N: Do you think a threat like that would work for a child of a Harrison Ford-type or a Liam Neeson-type where their parent is adept at recovering family members due to a very particular set of skills?
MB: Yeah, then it’ll be a battle between the chaperone and the father to the death, but most fathers will support this.
N: Well, as you said before, it’s all for the greater good, so I’m sure they’ll understand. Going back to improv for a second, Upright Citizens Brigade is really blowing up right now. It seems like everywhere you turn, you see current and former UCB students and performers populating the funniest roles on TV and film. What’s that experience been like for you? What makes the UCB family so effective and funny and what’s next?
MB: Wow. That’s a good question. [laughs] Well, as far as our school goes I think we have something tangible to offer. They can go to class, then go and see and improvised show and see how what we teach is applied on stage and actually works. I guess the proof is in the pudding. They can go eat the pudding any time. As far as being a performer there, the reason we started the theater was, selfishly, just to make a place where we felt comfortable performing, so we didn’t want to make it the way we felt when we would perform at stand-up clubs. We always felt like we were in the way; we never felt at home there and I think a lot of people don’t gel with that vibe. We wanted to make the performers feel like its their place and we’ve achieved that. That’s why people like performing there. I’m not sure if that answers your question.
N: No, I think it summarizes a lot about what UCB means to you, what it offers and where it came from.
MB: Yeah, and that got me thinking about new students. There’s always new students performing alongside people who have been performing for twenty years. And if you are at a high school dance, if you’re a chaperone and there’s nothing around, you didn’t bring anything with you to punish a grinder, ninth-graders and even some tenth-graders don’t weigh more than a hundred pounds. They’re easy to pick up and you can use them like an aluminum bat to swat at the grinders. Or just throw ‘em in between the two grinders.
N: Plus they’re at a young enough age where their immune systems will let them bounce back like nothing happened.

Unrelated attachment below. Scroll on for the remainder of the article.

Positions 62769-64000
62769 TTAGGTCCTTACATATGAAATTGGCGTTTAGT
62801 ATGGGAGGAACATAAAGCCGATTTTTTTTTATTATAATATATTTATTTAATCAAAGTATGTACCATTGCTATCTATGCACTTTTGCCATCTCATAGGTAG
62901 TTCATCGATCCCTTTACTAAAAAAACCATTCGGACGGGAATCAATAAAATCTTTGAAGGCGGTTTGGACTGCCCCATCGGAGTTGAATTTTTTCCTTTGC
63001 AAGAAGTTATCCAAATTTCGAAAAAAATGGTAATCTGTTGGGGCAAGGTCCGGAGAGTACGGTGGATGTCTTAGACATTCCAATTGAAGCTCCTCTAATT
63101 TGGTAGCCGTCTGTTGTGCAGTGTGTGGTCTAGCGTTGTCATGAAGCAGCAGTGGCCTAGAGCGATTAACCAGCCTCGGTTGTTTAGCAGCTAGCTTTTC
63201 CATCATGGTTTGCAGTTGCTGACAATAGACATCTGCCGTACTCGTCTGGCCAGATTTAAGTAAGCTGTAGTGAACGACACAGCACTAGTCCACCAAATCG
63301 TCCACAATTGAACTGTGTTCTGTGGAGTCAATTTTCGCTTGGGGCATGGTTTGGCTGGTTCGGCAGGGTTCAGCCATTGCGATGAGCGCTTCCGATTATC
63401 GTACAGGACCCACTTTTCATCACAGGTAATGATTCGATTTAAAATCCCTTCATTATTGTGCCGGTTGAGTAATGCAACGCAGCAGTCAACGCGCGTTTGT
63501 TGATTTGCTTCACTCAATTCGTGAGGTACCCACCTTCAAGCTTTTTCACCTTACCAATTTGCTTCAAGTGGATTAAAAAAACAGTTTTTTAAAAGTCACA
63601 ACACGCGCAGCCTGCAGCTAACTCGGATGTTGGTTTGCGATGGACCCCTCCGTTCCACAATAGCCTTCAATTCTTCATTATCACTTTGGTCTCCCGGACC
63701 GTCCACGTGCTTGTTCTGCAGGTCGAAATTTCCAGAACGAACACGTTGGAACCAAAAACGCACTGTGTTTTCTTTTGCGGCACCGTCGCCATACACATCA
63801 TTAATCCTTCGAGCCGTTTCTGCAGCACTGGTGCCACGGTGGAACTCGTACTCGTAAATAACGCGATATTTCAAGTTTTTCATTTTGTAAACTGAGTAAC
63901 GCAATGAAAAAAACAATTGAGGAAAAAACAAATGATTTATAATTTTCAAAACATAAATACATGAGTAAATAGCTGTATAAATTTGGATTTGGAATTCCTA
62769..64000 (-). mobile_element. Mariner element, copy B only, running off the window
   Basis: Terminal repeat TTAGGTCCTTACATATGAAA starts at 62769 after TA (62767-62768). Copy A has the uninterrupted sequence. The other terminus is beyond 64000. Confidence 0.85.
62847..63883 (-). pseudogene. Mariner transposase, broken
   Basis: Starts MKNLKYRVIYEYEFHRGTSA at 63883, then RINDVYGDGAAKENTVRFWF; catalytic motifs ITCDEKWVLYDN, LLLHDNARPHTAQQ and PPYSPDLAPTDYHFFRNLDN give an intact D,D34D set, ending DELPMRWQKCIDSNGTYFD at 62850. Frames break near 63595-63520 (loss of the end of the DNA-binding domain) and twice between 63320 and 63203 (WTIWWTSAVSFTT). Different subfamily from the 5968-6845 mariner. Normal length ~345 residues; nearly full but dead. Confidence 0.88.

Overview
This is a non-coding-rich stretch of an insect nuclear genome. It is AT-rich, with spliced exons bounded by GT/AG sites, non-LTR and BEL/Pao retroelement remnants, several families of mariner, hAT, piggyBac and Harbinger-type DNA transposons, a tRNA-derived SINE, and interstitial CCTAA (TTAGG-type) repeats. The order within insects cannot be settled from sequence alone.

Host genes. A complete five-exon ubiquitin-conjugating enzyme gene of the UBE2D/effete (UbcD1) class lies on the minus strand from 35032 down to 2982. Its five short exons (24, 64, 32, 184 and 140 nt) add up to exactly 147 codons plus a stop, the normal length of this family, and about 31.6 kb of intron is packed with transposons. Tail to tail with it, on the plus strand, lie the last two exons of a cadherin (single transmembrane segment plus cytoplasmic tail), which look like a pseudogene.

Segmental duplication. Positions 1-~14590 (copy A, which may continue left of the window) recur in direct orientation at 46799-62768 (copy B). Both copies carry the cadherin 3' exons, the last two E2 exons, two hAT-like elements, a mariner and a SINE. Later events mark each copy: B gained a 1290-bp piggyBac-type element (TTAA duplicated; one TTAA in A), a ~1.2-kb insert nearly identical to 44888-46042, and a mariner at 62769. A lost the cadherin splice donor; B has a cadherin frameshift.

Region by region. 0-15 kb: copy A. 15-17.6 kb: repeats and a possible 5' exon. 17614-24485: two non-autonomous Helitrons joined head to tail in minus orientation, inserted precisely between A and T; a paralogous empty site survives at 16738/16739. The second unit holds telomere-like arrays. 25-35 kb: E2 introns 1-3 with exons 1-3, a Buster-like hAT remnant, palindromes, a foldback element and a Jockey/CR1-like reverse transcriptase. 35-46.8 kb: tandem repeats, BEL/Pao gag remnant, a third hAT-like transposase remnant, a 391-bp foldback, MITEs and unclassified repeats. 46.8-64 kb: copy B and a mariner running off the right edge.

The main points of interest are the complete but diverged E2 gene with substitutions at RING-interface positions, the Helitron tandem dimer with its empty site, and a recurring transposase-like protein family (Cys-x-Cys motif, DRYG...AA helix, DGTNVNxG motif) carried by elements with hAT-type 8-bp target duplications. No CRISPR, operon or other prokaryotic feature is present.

MB: Yeah, yeah, yeah – underclassmen are just like babies. Their bones will just grow back.
N: Any chance we’ll see another edition of your Comedy Central sketch show This Show Will Get You High, or was that just a one-off?
MB: That was a one-off. You can see it on UCBComedy.com if you missed it, but that show is for the ages.
N: You’re the grandson of one of the Three Stooges, correct?
MB: [laughs] You’ve been on my IMDB page. That is not true. Actually, my grandfather’s cousin was the guy who played him. For all you Joe Besser haters who claim that he was the worst Stooge, that’s not true – Curly Joe DeRita was the worst stooge. Joe Besser was the second worst.
N: Well, as long as you leave Shemp out of it, I think everyone’s fine. What did you think of the recent movie, and if there’s a sequel, would you want to see Joe in it? If so, who should play him?
MB: You mean reworking Joe? Well, it’d have to be me. I have the family history to be able to realize the truth that was Joe Besser, second worst Stooge. I haven’t seen the movie myself; I’m waiting for it to come out on DVD.
N: Apart from Freak Dance, what other projects do you have coming up you can share with us?
MB: I am like someone who believes the world is about to end in a week. I have not planned my life beyond this tour and the video-on-demand release today. I’m living without a purpose. And improvising. You know, if you don’t have all these things, Lysol does work. I started off this whole thing against Lysol, but if you have the industrial strength Lysol, the kind to clean truck stop bathrooms, that’s your best bet. And aim for the eyes. That’s the only way they’re going to understand grinding is wrong.
MB: You can also get some of that insect spray – I think it’s called Hot Shot – that can spray like ten feet. You don’t even have to get up next to them. They’re probably gonna lash out once you get it in their eyes.
N: It sprays ten feet away?
MB: Hot Shot? Yeah, you can get wasps up on your roof.
N: That is awesome, but terrifying.
MB: You can get wasps and grinders.
N: Are you familiar with the iPhone app Grindr? Do you think that should be shut down too?
MB: [laughs] No, because the word “grinder” needs to stay pure and not be about grinding, but be about finding quick sex within a mile radius.
Freak Dance is available on VOD nationwide, the soundtrack is forthcoming from iTunes and visit the website to find out about a live date near you.